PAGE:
It’s funny. I’ve been working on this garden scene on and off for nearly three years now; I counted, placed, looked at every stitch I made on it. But now as I looked at the design as a whole, it was as if I was looking at the it for the first time. I realised that perfection had no place here. This was a design inspired by Nature. Nature uses no set plan to create breathtaking scenery. The beauty lies in Nature’s imperfection. Trees are uneven, mountains are rugged, rivers are mercurial.
If Nature follows no set rules, there’s no reason why my cross stitch garden should. So, no I’m not going to fix this mistake. It’s right at home amongst the leaves and flowers. And in future when I make a mistake, I’ll be sure to ‘look at the big picture’ first before declaring myself a failure.
Hoping you all had a lovely festive season and wishing you a Happy and Prosperous New Year.
Image via Wikipedia
The old routine is back in place here in the UK. The holiday season is officially over and most everybody is back at work or school. Now that it’s quiet, I have time to look back on the year just gone and to look forward to the year ahead; much like the two-faced god of Roman mythology, Janus.
Every year I always resolve to do things differently. I think,
‘This is the year I’m going to get my life together. I’m going to lose weight, get in shape, sort out the finances etc,’ I usually get off to a great start, but somewhere along the way all my resolutions always seem to crumble in the face of reality. The reality being I simply don’t have the time to make all the changes necessary to realise my ambitions by the end of the year.
So maybe I should just stop making resolutions all together. Maybe I should stop trying to improve myself and my situation and just learn to live with it.
But I can’t. I won’t.
Not when I know that my goals are not unobtainable. Not when I know there is a way to break through the wall that inevitably comes between me and my goals.
Maybe the problem lies in the resolutions themselves. They’re just too general. Instead of saying, ‘This year I’m going to lose weight,’ I should say, ‘This year, I’m giong to cut back on the junk food.’ Instead of saying, ‘I’m going to exercise more,’ I should say, ‘I’m going to attend a weekly exercise class.’ Instead of trying to erase all the outstanding debts at once, I should concentrate on the largest one first. If I just focus my efforts on those three small changes, I’ll that little bit closer to realizing my goals.
When my youngest daughter, Sleeper Girl, was eight years old, she had a fascination with fairies. There was a fairy for every aspect of her life. There was the School Fairy, the Homework Fairy, the Sleep Fairy (naturally) and the Breakfast, Lunch and Dinner Fairies (respectively). There was a even the Shoe Fairy. According to Sleeper Girl, she was responsible for maintaining the world’s supply of shoes. When I explained to her that shoes were made by elves at night while the cobbler slept, she waved it aside saying, ‘The Shoe Fairy is their supervisor.’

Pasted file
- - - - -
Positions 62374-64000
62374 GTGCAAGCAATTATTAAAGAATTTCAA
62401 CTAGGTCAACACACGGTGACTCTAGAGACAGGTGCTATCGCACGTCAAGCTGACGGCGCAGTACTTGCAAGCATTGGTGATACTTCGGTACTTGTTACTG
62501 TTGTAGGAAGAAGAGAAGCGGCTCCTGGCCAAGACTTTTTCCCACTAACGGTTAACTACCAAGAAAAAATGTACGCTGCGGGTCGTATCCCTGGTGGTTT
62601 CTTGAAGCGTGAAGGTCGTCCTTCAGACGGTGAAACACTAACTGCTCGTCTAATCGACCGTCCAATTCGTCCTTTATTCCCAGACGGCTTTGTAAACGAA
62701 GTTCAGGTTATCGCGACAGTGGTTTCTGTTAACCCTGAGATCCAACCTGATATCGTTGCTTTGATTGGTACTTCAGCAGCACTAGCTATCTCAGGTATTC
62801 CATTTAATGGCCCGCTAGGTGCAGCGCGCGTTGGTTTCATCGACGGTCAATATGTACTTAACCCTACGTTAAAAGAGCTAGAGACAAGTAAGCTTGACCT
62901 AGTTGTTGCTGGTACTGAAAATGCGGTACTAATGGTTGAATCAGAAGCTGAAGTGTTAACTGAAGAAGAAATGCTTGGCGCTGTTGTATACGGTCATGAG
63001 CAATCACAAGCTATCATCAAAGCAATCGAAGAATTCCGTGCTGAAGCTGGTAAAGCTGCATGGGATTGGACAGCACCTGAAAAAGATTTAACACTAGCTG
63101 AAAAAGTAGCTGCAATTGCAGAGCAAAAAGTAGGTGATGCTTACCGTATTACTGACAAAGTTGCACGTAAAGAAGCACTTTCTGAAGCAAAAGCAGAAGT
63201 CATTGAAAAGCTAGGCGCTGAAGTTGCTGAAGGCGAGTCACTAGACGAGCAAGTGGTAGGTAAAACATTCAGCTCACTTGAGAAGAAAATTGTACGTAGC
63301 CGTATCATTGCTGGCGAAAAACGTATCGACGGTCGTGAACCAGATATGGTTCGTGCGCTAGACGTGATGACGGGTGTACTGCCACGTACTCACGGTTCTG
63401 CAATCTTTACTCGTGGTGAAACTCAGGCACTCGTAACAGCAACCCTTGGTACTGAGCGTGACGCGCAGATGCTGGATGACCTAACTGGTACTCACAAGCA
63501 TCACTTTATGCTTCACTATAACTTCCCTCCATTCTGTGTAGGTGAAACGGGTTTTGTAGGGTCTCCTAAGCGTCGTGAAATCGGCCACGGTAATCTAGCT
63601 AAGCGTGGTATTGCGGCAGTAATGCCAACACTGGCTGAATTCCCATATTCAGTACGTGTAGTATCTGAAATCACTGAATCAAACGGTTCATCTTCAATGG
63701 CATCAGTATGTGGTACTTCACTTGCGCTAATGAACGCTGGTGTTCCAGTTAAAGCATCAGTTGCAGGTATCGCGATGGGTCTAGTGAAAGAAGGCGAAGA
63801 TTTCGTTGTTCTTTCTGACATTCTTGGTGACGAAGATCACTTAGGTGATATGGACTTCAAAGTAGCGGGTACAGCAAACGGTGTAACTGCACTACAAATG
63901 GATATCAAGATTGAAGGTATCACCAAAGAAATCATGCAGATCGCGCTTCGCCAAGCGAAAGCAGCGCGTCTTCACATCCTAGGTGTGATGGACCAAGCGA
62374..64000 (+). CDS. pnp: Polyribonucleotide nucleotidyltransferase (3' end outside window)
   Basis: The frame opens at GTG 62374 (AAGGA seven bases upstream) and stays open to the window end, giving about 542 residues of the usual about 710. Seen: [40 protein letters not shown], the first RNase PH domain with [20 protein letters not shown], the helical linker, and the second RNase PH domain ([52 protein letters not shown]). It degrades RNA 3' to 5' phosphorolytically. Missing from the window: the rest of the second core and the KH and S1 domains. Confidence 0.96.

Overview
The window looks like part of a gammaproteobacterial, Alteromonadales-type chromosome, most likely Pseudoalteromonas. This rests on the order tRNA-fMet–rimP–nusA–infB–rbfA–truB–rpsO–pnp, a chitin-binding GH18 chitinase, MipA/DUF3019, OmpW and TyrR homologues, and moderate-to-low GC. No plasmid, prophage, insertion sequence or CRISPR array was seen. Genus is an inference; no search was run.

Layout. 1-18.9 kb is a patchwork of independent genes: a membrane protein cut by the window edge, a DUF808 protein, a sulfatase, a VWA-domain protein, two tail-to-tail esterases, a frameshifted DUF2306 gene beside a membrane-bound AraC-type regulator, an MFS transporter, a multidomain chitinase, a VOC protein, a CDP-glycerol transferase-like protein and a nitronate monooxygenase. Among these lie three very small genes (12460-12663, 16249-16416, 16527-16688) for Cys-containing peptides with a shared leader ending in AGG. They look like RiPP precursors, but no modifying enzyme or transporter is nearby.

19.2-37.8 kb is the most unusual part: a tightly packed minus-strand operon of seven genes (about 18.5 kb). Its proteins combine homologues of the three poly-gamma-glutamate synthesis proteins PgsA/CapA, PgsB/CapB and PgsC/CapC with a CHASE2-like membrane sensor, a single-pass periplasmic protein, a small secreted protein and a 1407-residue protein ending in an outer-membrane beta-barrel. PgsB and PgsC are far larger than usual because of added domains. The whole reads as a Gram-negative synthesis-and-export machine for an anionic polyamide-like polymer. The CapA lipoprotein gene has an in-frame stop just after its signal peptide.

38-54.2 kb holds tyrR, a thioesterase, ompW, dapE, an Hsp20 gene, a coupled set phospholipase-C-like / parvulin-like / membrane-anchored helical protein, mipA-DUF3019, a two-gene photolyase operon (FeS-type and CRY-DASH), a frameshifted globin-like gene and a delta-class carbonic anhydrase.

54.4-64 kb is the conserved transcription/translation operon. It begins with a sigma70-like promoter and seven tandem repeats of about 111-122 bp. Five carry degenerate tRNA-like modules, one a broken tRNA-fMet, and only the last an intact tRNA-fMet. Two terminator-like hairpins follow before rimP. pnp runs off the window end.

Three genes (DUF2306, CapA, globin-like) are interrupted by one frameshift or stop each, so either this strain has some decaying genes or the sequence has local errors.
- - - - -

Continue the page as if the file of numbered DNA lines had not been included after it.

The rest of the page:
Shortly after this enlightening discussion, I was perusing my Cross Stitcher Magazine (May 2001, Issue No. 108) when I came across a sweet collection of pastel-coloured cross stitch fairies designed by Ms. Sharonlee Holder. Wasting no time, I went to work.
I went through my collection of needlework supplies (which I keep in my trusty Rolling Robox) and found a square of 14 ct, cream aida large enough for me to stitch all six fairies. Then I went through my DMC thread collection and gathered together all the floss I would need. I even found some gold metallic thread which I used on the ‘Dancing Fairy’ to add a touch of sparkle to her wand and fairy dust.
This is an ideal project for cross stitching beginners. The designs consist of whole and back stitches and measure 2 1/2″ x 2 1/2″ (6cm x 6cm). One fairy can easily be stitched in one evening.
In less than a week the fairies were stitched up and mounted in two frames each fitted with a three-aperture mounting board. I had purchased these frames from a vendor at an International Craft and Hobby Fair (ICHF) exhibition thinking they might come in handy one day.
The beauty of these designs can be found not only in their appearance but also in their versatility. They are suitable for framing, of course. But they work as well as for creating small greeting cards, place cards for themed parties, plant pokes to add embellishment to indoor potted plants. They would also look lovely on clothing and accessories.
With the variety of materials and colours available nowadays, it would be a shame to limit yourself to white or cream aida canvas. Try a sky blue 32ct linen or a sunshine yellow hardanger. Add some glitz with metallic threads, as I have done for the ‘Dancing Fairy’, or with a few strategically placed beads.